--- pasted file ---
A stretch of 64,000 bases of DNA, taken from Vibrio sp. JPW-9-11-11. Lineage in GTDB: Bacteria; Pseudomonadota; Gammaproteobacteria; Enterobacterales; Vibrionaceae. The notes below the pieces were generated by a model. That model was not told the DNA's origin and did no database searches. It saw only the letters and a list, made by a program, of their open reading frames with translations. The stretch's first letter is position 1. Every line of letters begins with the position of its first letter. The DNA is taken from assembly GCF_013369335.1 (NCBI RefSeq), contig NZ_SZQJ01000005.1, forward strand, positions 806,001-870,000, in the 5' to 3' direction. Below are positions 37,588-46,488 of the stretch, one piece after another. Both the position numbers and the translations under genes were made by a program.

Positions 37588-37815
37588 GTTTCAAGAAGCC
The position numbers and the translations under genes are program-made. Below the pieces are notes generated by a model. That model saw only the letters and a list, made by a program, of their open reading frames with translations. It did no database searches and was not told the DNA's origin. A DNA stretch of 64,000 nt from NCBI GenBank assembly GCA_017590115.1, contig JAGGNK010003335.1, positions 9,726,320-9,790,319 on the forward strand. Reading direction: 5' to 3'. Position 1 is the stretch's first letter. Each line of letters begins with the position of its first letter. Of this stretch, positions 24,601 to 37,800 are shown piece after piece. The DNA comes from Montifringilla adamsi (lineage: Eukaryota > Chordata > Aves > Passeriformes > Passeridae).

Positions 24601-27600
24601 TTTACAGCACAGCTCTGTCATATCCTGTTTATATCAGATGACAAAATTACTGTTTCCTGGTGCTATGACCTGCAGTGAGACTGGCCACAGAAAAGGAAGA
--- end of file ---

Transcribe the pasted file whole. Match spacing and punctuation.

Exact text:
A stretch of 64,000 bases of DNA, taken from Vibrio sp. JPW-9-11-11. Lineage in GTDB: Bacteria; Pseudomonadota; Gammaproteobacteria; Enterobacterales; Vibrionaceae. The notes below the pieces were generated by a model. That model was not told the DNA's origin and did no database searches. It saw only the letters and a list, made by a program, of their open reading frames with translations. The stretch's first letter is position 1. Every line of letters begins with the position of its first letter. The DNA is taken from assembly GCF_013369335.1 (NCBI RefSeq), contig NZ_SZQJ01000005.1, forward strand, positions 806,001-870,000, in the 5' to 3' direction. Below are positions 37,588-46,488 of the stretch, one piece after another. Both the position numbers and the translations under genes were made by a program.

Positions 37588-37815
37588 GTTTCAAGAAGCC
The position numbers and the translations under genes are program-made. Below the pieces are notes generated by a model. That model saw only the letters and a list, made by a program, of their open reading frames with translations. It did no database searches and was not told the DNA's origin. A DNA stretch of 64,000 nt from NCBI GenBank assembly GCA_017590115.1, contig JAGGNK010003335.1, positions 9,726,320-9,790,319 on the forward strand. Reading direction: 5' to 3'. Position 1 is the stretch's first letter. Each line of letters begins with the position of its first letter. Of this stretch, positions 24,601 to 37,800 are shown piece after piece. The DNA comes from Montifringilla adamsi (lineage: Eukaryota > Chordata > Aves > Passeriformes > Passeridae).

Positions 24601-27600
24601 TTTACAGCACAGCTCTGTCATATCCTGTTTATATCAGATGACAAAATTACTGTTTCCTGGTGCTATGACCTGCAGTGAGACTGGCCACAGAAAAGGAAGA